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If thou dost love, pronounce it faithfully.-
Rom. Lady, by yonder blessed moon I swear,
Jul. O, swear not by the moon, the inconstant moon,
Rom. What shall I swear by ?
Do not swear at all;
If my heart's dear loveJul. Well, do not swear. Although I joy in thee, I have no joy of this contract to-night.
It is too rash, too unadvised, too sudden;
This bud of love, by summer's ripening breath,
Rom. 0, wilt thou leave me so unsatisfied ?
1 To be distant or shy.
2 All the intermediate lines from “ Sweet, good night ! ” to “ Stay but a little," &c. were added after the first impression in 1597.
Jul. I gave thee mine before thou didst request it
3 And yet I would it were to give again. Rom. Wouldst thou withdraw it? For what
purpose, love? Jul. But to be frank, and give it thee again. And
yet I wish but for the thing I have.
[Nurse calls within.
[Exit. Řom. O blessed, blessed night! I am afeard, Being in night, all this is but a dream, Too flattering-sweet to be substantial.
Re-enter Juliet, above.
Nurse. [Within.] Madam!
Jul. I come anon.—But if thou mean'st not well, I do beseech thee,
Nurse. [Within.] Madam!
By and by, I come :-
So thrive my soul, Jul. A thousand times good night!
[Exit. Rom. A thousand times the worse, to want thy
light.Love goes toward love, as school-boys from their books; But love from love, toward school with heavy looks.
Re-enter Juliet, above. Jul. Hist! Romeo, hist!-0, for a falconer's voice, To lure this tassel-gentle back again! Bondage is hoarse, and may not speak aloud; Else would I tear the cave where echo lies, And make her airy tongue more hoarse than mine With repetition of my Romeo's name.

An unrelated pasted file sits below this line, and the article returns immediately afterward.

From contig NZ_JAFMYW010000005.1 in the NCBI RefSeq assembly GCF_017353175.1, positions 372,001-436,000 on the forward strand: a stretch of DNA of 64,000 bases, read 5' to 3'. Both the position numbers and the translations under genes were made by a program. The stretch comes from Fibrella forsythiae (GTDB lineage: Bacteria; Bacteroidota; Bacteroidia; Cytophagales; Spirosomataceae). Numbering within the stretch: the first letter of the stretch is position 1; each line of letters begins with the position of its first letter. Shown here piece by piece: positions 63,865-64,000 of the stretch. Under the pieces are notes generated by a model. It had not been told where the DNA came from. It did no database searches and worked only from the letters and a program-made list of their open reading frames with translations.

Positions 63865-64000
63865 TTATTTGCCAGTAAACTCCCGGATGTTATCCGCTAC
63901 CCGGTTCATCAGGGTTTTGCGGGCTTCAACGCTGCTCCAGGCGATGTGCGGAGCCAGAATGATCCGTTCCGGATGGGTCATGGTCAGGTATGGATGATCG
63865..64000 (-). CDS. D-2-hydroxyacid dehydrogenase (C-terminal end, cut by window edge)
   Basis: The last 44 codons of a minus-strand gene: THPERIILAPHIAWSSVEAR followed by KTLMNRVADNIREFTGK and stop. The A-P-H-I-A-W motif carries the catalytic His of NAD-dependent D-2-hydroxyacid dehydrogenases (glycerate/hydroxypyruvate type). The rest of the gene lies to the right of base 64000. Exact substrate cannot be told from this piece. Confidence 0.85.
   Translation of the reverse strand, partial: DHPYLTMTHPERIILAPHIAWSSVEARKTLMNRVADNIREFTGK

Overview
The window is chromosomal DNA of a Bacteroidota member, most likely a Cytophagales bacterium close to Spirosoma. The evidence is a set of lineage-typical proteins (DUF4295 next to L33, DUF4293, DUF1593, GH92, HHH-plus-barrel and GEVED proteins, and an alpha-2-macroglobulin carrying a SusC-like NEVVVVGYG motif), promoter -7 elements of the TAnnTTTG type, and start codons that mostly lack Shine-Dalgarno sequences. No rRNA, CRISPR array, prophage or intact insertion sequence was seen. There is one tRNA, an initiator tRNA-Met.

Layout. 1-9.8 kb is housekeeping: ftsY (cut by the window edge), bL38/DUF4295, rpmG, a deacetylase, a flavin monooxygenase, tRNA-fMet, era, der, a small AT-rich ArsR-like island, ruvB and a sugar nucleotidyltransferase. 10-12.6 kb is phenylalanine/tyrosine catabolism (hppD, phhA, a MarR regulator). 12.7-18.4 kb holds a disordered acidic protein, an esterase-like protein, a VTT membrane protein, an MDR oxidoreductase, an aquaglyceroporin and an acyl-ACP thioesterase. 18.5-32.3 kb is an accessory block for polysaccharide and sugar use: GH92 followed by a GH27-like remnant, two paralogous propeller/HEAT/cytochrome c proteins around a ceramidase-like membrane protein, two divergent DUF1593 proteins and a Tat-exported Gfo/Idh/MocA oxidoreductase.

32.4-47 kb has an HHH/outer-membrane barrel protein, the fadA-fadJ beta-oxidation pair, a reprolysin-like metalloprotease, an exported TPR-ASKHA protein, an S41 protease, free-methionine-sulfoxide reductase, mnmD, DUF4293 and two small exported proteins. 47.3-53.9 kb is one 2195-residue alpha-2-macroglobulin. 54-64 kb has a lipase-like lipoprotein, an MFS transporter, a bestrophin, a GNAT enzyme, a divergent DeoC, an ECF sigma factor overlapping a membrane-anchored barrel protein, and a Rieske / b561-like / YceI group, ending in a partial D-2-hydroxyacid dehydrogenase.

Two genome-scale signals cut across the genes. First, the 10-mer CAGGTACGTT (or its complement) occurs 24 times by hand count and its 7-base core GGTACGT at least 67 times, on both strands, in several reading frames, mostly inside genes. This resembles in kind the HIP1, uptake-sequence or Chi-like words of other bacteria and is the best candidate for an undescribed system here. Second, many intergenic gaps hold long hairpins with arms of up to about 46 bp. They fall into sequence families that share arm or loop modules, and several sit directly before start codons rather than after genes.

Rom. It is my soul, that calls upon my name;
At what o'clock to-morrow
At the hour of nine.
Rom. Let me stand here till thou remember it.
Jul. I shall forget, to have thee still stand there, Remembering how I love thy company.
Rom. And I'll still stay, to have thee still forget, Forgetting any other home but this.
Jul. 'Tis almost morning; I would have thee gone;
Rom. I would I were thy bird.
Sweet, so would I; Yet I should kill thee with much cherishing.
1 The tassel, or tiercel (for so it should be spelled), is the male of the gosshawk, and is said to be so called because it is a tierce or third less than the female. This is equally true of all birds of prey. This species of hawk had the epithet of gentle annexed to it, from the ease with which it was tamed, and its attachment to man.
2 The quarto of 1597 puts the cold, distant, and formal appellation Madam, into the mouth of Romeo.—The two subsequent quartos and the folio have “ my niece.” “My sweet” is the reading of the second folio.
Good night, good night! parting is such sweet sorrow, That I shall say, Good night, till it be morrow. [Exit. Rom. Sleep dwell upon thine eyes, peace in thy
breast ! 'Would I were sleep and peace, so sweet to rest! Hence will I to my ghostly father's cell; His help to crave, and my dear hap to tell. [Exit.
SCENE III. Friar Laurence's Cell.
Enter FRIAR LAURENCE, with a basket. Fri. The gray-eyed morn smiles on the frowning
1 In the folio, and the three later quartos, these four lines are printed twice over, and given once to Romeo and once to the friar.
2 Flecked is spotted, dappled, streaked, or variegated. 3 This is the reading of the second folio. The quarto of 1597 reads :
“ From forth day's path and Titan's firy wheels." The quarto of 1599, and the folio, have“ burning wheele."
4 Efficacious virtue.
Virtue itself turns vice, being misapplied ;
Rom. Good morrow, father!
Rom. That last is true, the sweeter rest was mine.
1 i. e. with its odor.
2 In the Anglo-Saxon and very old English, the third person plural of the present tense ends in eth, and often familiarly in es, as might be